Top 5 Sci Fi Books with Weird Landscapes

top five sci fi books

It’s been a while since we discussed any Top 5 Sci Fi Books on Signals from the Edge, so I figured it’s high-time we do.

I wanted to take a look at some of the weirdest landscapes throughout science fiction. These include neutron stars, landscape structures dictated by vocal ques, and sentient slime beings in deep towers.

Here are the top five sci fi books with weird landscapes!

Know of a weirder book? Leave a comment below to tell us about it!

Skyward Inn by Aliya Whiteley

Aliya Whitelely has a track record of making weird, uncomfortable fiction. Her novella The Beauty was my first introduction to her work, but Skyward Inn was certainly more unsettling.

In this novel, we have two different weird landscapes that are connected to one another. We have the Earth as we know it (well, kind of), and we have the planet Qita, which has been conquered by Earth.

Both of these landscapes are connected, to the point where what happens on Qita, happens on Earth. At one point in the novel, Earth’s land starts to turn to mud, and then slime, and then a flood sweeps all of the inhabitants up into a central location—the Skyward Inn. But not only is the land itself turning to sludge, so are the people.

Like we said, everything is connected, the planets, the people, the land. Skyward Inn is certainly a slow-burner, but it’s one of the most disturbing sci fi books I’ve read.

The Helliconia Trilogy by Brian Aldiss

As far as weird landscapes go, Brian Aldiss certainly hit the nail on the head with his Helliconia Trilogy. Published in between 1982 and 1985, Helliconia Spring, Summer, and Winter all take place on the planet of Helliconia, an Earth-like planet in the Batalix-Freyr system.

The series doesn’t really follow a certain main character because the timeline spans across thousands of years. Instead, the books focus on the evolution of civilization on Helliconia, a planet that’s similar to Earth enough to support life, but different enough to make it incredibly difficult.

For example, seasons on Helliconia last for hundreds of years, with winters being equivalent to Earth’s Ice Age, and summers being scorching hot. Accompanying the seasonal differences are some new diseases, such as bone fever and fat death, both of which are viral eating disorders.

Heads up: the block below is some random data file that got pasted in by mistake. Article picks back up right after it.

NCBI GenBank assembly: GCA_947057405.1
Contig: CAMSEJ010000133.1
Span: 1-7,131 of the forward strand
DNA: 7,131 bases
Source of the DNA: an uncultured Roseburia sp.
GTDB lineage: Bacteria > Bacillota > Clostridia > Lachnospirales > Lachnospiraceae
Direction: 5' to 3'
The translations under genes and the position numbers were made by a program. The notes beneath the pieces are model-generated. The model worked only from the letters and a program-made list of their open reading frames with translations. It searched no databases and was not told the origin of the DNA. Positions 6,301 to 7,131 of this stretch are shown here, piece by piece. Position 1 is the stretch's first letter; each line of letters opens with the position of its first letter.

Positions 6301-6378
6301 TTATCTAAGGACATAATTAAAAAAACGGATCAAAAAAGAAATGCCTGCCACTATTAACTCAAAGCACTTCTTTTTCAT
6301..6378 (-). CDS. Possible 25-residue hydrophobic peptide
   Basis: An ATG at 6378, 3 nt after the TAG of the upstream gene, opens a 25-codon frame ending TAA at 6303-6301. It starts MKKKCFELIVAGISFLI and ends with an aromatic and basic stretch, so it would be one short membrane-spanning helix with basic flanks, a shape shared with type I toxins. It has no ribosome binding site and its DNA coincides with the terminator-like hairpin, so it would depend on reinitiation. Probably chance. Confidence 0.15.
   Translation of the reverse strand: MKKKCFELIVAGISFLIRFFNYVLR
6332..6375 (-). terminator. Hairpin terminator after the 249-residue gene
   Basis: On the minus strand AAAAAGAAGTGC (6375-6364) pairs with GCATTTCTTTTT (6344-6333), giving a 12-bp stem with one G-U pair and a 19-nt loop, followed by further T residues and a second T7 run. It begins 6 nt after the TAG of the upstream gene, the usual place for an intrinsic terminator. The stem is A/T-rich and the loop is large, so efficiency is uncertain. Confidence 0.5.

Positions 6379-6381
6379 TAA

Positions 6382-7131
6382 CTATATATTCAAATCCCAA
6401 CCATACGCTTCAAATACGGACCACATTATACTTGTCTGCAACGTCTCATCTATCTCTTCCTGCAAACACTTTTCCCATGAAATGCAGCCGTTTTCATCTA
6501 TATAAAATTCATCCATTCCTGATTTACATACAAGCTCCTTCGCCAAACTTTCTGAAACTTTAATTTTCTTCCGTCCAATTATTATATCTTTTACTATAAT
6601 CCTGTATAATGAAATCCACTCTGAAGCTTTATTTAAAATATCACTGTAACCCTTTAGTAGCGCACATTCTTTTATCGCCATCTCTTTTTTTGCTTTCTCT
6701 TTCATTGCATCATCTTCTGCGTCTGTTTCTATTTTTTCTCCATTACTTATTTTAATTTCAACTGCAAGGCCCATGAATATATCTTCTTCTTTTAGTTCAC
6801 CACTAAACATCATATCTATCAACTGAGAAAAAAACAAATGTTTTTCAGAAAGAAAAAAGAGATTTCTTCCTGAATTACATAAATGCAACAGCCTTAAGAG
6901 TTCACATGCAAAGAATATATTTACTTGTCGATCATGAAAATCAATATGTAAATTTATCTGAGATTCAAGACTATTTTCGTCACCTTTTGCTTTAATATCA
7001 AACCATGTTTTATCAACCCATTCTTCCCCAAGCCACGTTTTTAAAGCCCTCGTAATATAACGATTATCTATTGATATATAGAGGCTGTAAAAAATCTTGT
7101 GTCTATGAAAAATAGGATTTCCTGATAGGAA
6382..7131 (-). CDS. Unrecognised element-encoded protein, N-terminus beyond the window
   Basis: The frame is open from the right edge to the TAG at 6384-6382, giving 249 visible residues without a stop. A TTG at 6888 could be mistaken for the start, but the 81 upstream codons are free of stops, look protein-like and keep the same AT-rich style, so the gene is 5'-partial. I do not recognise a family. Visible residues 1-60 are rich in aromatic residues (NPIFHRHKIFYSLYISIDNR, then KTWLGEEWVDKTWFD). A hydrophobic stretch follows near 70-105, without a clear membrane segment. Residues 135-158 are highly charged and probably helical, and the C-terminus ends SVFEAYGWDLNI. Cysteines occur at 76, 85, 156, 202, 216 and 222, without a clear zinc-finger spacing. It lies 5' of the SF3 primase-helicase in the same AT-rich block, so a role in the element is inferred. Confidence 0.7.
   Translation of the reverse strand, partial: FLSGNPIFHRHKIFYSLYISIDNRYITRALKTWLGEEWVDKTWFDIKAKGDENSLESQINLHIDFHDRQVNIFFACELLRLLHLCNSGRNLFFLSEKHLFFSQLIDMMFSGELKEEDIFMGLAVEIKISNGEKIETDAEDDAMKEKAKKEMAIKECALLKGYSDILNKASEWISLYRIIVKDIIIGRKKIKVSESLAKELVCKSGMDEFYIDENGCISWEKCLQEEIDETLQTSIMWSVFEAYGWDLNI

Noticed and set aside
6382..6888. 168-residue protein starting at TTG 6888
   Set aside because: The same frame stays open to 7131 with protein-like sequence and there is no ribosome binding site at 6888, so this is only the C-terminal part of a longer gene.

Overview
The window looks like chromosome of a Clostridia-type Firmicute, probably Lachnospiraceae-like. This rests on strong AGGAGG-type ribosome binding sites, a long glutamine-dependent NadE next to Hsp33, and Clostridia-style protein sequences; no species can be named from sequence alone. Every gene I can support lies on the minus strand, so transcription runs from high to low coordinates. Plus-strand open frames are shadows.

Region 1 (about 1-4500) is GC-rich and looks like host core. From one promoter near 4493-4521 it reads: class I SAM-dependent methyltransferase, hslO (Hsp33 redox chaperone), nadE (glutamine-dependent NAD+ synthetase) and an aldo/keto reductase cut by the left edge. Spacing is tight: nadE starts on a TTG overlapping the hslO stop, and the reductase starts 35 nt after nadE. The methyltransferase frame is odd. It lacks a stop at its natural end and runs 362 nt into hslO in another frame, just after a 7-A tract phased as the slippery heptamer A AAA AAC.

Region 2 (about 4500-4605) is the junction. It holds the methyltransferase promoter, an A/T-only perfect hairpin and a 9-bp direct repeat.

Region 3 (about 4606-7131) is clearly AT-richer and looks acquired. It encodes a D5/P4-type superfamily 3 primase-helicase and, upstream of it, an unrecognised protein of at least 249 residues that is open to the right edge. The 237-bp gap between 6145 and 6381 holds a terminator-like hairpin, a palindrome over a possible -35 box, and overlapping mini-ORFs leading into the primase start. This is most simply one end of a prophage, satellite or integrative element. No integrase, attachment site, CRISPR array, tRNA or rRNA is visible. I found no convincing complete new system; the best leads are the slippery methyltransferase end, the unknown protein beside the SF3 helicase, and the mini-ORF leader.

All-in-all, the Helliconia Trilogy isn’t nearly as weird as Skyward Inn, but it certainly gives a lot more backstory and scientific information about life on this non-Earth planet to make it bizarre.

Dragon’s Egg by Robert L. Forward

Dragon’s Egg is one of those old sci fi novels that stands out because of its weird premise. Published in 1980 by Ballantine Books, Dragon’s Egg focuses on the development of the Cheela society, a group of incredibly tiny people that live on the surface of a neutron star.

If that’s not a weird landscape, I don’t know what is! The whole environment of the novel is other-worldly. The Cheela inhabit the neutron star, as mentioned, and when humans eventually show up to explore their home, the rapidly out-develop the humans in terms of technology.

Time on the Dragon’s Egg, as the neutron star is called, moves much more quickly for the Cheela, where 30 human seconds is one Cheela year.

This book is a pretty fun read if you can get over the dense, scientific worldbuilding.

Amatka by Karin Tidbeck

There are a few things that make the landscape of Amatka weird. First, it’s just eerie. Lakes freeze and thaw without the interaction of weather, and most of the population live on underground mushroom farms.

But what really makes the landscape of this novel weird are the rules around it. Everything in the colony of Amatka must be named vocally, from farm machinery to buildings in town, else they become “gloop”.

And stuff really starts to kick off when more and more things start turning to sludge, and the conspiracies that government has been indoctrinating their people with poke through the surface.

Amatka was originally published in Sweden in 2012, and was translated to English in 2017. It stands as one of the most politically-charged and weird sci fi pieces out there to date.

Annihilation by Jeff VanderMeer

Let’s be honest, no list of weird science fiction worlds would be complete without something by Jeff VanderMeer. He’s often regarded as one of the most prolific writers in the New Weird movement, where his fiction continuously crosses back and forth over the horror, science fiction, and fantasy borders.

I recently read Annihilation for the first time, the first book in the South Reach Trilogy, and inspiration for the 2018 film with Natalie Portman.

The landscape of Area X in the novel is one of the weirdest places that I’ve encountered in my reading of science fiction. The contrast between the Lighthouse and the Tower, diametrically opposed pinnacles, set an unsettling vibe over the whole book. Not to mention that dolphins with human eyes, moss-covered human statues, sentient slimes, and creatures molting human skin.

Annihilation is as weird as it is profound, and it’s one of the most thoughtful books I’ve read in a while.

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